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LSUS Associate Professor of Biological Sciences Agrees to Engineering the Mosquito, “The correct thing to do”

October 05, 2016

Dr. Beverly Burden, associate professor of biological sciences at LSU Shreveport, was one of several to talk about the impacts of engineering the mosquito during a roundtable discussion at Sci-Port on Sept. 17.

In addition to teaching at LSUS and speaking at public events, Dr. Burden speaks as a guest on the radio show "What's Bugging You?" on the Red River Radio program.

"My thoughts about engineering the mosquito is that it is the correct thing to do," she said. "When we spray insecticide it is relatively safe for humans and pets but it kills all species of mosquitos and doesn't just target. The methods that we have of genetically engineering the mosquito today will only target the mosquitos that are transmitting the diseases. On that Saturday night we focused
on the Zika disease because it applies to any virus, any bacteria, and any protozoa. The scientists can go into the mosquito and insert genes that they can actually control and turn them on or off whenever they want to by way of chemicals that are exposed to the mosquito."

The genetic engineering works by putting a gene into the DNA of the mosquito that will make the males sterile, Dr. Burden said. This procedure makes the male and female offspring of that male sterile. So that in the end, the female's mate and offspring will die, which will control the populations of the diseasetransmitting mosquitos.

"Here in the ArkLaTex we have 160 different species of mosquitos," Dr. Burden said. "So if we take out the four or five species that transmit diseases like Zika, malaria, yellow fever, and Chikungunya, then they'll be plenty of insects left for the ecosystem to survive and be very healthy. There will still be larvae for the fish to eat. They'll still be adults for the dragonflies and the birds to eat. So it will save a lot of lives."

She said the genetic engineering of the mosquito costs about three million dollars to develop. In May, the National Science Foundation (NSF) awarded $1.7 million in grants to researchers and scientists through the NSF's Division of Environmental Biology's Ecology and Evolution of Infectious Diseases (EEID) program. The purpose is to fund the development and testing of predictive models and the discovery of the fundamentals controlling the transmission of diseases like Zika. The NSF provides funds to colleges, universities, school systems, and science organizations in the U.S. through grants and other programs to educate and conduct research on important and relevant scientific topics.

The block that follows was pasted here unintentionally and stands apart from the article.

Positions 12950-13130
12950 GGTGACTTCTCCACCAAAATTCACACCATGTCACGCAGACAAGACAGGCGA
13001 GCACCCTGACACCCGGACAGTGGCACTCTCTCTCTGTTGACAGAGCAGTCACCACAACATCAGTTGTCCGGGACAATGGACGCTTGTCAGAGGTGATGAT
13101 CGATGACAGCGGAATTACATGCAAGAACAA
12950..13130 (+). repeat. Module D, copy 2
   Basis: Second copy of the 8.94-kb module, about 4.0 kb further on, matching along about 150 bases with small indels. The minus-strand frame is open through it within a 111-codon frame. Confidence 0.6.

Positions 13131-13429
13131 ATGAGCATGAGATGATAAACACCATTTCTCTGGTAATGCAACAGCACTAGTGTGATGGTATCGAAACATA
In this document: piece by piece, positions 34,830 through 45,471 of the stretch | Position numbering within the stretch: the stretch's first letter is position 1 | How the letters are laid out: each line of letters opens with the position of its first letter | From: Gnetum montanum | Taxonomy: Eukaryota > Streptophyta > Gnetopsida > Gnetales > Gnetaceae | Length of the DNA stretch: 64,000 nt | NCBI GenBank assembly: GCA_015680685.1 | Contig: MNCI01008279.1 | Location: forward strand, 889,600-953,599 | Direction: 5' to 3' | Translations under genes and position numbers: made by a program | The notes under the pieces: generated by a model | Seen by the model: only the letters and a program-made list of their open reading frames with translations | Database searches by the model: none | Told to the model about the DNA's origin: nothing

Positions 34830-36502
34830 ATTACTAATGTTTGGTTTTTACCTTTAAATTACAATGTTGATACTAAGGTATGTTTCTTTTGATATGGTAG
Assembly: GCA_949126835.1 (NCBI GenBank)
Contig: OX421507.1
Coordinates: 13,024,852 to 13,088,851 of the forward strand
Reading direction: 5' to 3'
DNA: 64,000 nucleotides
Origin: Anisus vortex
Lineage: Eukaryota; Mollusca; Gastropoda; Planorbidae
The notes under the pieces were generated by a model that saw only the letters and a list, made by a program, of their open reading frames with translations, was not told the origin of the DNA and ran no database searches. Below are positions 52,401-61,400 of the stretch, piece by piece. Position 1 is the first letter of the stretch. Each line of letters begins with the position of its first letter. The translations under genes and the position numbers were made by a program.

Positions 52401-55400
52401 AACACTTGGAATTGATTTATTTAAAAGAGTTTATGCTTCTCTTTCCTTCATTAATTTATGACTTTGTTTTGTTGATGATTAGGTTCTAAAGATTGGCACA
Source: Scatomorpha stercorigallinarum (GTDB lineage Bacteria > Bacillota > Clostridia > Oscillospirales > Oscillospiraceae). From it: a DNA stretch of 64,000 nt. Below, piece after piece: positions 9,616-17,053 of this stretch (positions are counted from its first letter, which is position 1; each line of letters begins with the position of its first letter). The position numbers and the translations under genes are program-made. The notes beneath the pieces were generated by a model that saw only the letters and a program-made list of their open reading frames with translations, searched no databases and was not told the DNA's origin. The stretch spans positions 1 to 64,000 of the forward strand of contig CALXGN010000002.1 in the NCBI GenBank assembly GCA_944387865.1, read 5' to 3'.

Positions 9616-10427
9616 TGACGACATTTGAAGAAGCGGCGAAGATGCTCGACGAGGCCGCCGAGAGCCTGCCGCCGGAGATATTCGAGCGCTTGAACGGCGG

Researchers are conducting laboratory and field tests that show the genetic engineering is proving successful in decimating the Zika-transmitting mosquitos. However, approval for the releasing of the genetically-engineered insects into the environment has slowed as concerned individuals question the safety of the genetic modifications.

Further research, testing, and knowledge will be key to understanding and, perhaps, implementing the genetically-engineered mosquitos.

Louisiana State University Shreveport is a public university proudly serving the Shreveport-Bossier educational community with more than 20 undergraduate degree programs, a dozen master's degree programs (including the new online MBA), and a Doctor of Education (Ed.D.) in Leadership Studies, as well as over 70 student organizations. LSUS is a member of the LSU System, and provides a number of centers and institutes that serve as valuable economic development and educational resources to the community, as well as to our students. To find out more about LSUS, call 318-797-5000, or visit

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